Ford assures shareholders that change is underway
Ford Motor Co. officials told shareholders Thursday that the pieces are in place for the automaker to drive profits higher — and reaffirmed a years-long assurance that the stock price would soon grow.
"We spent time working through how to build resilience in the design of Ford so that we could be here for very, very long time," Jim Hackett told shareholders during the digital meeting Thursday morning. "This work wasn't moving too slowly, nor was it too futuristic. Rather, we just worked hard at understanding the key drivers to improving our returns on invested capital."
Ford Executive Chairman Bill Ford fielded multiple questions from shareholders, some of which echoed questions asked during the annual meetings in 2017 before Hackett was CEO and in 2018 after his first year at the helm.
Ford shareholders voted against eliminating the Ford family's special class of shares that gives the family more voting power. They also voted against lobbying disclosures and political spending disclosures.
Shareholders wanted to know when Ford's stock price would grow. They asked if the company had plans to replace sedans and affordable small cars the company is cutting from its lineup. Questions were raised about the company's plan for electric and autonomous vehicles. And those on teleconference also wanted to know how Hackett had positioned the automaker to brave a recession, should one hit the U.S.
Ford shares have climbed nearly 30% since the start of the year, though shares are still off around 8% since Hackett was appointed CEO in May 2017. At that time, Ford shares had fallen under the direction of former CEO Mark Fields. After worse-than-expected financial results in 2018, the stock price stalled early this year before Hackett and Ford began making moves investors wanted to see.
The automaker beat expectations with its first-quarter results, and reaffirmed it would have better full-year results in 2019 than it had the year prior. Ford also announced a $500 million investment in Plymouth-based electric vehicle startup Rivian Automotive LLC, and a partnership with Amazon on a cloud service.
"Our stock price kind of languished as a result of us slogging through some very necessary but difficult changes," Bill Ford said. "It was also rewarding to see though that when our first quarter results were announced that our stock price responded. We're not where we're going to be, we know that, but we're pleased. ... Our stock price is responding."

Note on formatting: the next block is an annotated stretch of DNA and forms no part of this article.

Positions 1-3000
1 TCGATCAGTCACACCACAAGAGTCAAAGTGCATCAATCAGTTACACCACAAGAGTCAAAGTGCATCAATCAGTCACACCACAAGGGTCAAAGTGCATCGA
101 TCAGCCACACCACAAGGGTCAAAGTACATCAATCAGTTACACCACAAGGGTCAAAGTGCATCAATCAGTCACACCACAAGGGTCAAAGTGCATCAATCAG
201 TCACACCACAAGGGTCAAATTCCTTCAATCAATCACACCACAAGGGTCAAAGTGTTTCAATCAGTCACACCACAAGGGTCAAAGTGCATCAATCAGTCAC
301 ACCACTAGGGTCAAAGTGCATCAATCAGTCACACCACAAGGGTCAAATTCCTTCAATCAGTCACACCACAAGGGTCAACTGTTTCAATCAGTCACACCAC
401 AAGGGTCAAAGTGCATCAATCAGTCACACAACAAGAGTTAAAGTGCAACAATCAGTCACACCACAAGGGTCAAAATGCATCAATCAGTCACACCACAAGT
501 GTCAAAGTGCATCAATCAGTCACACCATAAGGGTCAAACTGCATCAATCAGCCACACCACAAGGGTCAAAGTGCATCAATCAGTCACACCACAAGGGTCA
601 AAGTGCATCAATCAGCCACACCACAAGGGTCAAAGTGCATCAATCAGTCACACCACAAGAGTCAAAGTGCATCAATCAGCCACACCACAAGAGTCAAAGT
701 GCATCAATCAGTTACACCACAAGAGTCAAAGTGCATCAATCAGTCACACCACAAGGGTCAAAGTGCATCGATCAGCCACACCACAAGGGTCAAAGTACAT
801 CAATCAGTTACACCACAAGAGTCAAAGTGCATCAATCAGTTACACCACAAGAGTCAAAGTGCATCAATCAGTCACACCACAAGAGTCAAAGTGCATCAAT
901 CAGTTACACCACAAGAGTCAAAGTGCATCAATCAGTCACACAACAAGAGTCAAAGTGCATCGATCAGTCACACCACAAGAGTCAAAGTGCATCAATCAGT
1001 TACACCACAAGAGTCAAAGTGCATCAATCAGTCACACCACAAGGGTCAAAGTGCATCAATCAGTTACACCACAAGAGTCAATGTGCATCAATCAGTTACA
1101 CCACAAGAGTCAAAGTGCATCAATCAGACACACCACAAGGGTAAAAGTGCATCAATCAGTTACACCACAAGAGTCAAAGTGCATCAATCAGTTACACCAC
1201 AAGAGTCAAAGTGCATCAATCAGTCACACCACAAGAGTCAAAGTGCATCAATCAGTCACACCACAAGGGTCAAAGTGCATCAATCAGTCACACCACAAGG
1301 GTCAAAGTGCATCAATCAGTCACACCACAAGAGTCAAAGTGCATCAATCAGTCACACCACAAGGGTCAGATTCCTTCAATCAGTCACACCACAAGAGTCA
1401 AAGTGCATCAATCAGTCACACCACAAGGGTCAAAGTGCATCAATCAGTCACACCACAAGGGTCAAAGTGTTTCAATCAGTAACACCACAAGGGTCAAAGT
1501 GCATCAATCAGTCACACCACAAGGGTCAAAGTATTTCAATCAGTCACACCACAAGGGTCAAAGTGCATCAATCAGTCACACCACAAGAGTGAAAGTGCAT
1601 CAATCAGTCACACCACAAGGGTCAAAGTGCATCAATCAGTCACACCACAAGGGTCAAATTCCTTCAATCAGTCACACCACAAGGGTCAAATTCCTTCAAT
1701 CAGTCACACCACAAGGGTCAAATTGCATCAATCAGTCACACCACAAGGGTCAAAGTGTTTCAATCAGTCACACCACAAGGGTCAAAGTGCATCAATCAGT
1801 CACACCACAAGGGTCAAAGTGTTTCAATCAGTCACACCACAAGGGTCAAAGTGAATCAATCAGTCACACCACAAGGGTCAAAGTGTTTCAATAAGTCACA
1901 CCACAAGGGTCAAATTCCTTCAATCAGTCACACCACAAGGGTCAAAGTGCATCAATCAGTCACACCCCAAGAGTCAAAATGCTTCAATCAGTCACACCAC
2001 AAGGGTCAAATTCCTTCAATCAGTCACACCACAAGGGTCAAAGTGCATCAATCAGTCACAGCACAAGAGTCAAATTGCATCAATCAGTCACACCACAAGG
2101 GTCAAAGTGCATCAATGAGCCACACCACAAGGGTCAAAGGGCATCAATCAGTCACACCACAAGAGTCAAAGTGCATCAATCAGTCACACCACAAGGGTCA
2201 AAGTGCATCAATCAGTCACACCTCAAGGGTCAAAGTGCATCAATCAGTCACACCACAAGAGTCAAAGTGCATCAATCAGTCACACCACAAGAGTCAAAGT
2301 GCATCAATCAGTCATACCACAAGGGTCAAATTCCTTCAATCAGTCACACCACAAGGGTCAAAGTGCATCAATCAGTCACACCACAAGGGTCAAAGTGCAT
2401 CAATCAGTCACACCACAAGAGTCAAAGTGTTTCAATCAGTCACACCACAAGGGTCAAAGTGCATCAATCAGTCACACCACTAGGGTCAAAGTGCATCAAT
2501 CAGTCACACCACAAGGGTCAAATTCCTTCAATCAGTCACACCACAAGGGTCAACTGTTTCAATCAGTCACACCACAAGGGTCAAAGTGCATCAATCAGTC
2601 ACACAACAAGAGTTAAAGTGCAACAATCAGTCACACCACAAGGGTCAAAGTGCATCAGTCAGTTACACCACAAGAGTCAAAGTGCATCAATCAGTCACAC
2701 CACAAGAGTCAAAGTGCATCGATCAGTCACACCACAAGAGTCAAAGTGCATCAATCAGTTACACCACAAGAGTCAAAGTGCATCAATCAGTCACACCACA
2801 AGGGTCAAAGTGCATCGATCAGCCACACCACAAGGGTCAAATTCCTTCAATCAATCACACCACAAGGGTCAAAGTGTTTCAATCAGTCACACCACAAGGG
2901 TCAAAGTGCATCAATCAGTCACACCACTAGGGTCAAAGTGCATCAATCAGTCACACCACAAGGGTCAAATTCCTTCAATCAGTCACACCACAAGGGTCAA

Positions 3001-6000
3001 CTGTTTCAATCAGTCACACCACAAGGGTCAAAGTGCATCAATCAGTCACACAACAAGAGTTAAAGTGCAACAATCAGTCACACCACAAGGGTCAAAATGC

Hackett explained again why the automaker was cutting sedans from the lineup: U.S. consumers want vehicles that sit up higher and have more room. Ford's light-weighting technology and plans for hybrid engines are expected to produce larger vehicles with the fuel efficiency offered by sedans and small cars.
The automaker plans to launch new vehicles that will retain customers currently driving Focuses and Fusions. Customers who drive those vehicles because they're affordable will get new, as-yet-unannounced vehicles that are affordable while offering the ride height and size favored by U.S. consumers, Hackett said.
"We do have products coming that we think are very affordable," Bill Ford said.
Hackett and Bill Ford also said the automaker has "a lot coming" in regard to its previously announced plans for hybrid and battery electric vehicles and autonomous vehicles. Ford plans to spend $11 billion to develop a slew of electrified vehicles over the next few years. That includes a battery-electric performance crossover and a hybrid Bronco. Hackett said Ford will launch 16 battery electric vehicles by 2022.
Meantime, the automaker is moving to boost market share around the world, the executives said. The $25.5 billion in cost cuts are moving steadily. And the $11 billion global restructuring effort is underway. Retiring Chief Financial Officer Bob Shanks and Hackett said the automaker is restructuring the business so that it makes money in bad times as well as tough times.
The automaker aims to "break even" at the point where automakers sell 11 million vehicles in the U.S. Automakers are selling around 17 million vehicles the last few years. The low point in the great recession was 10.6 million, Shanks said.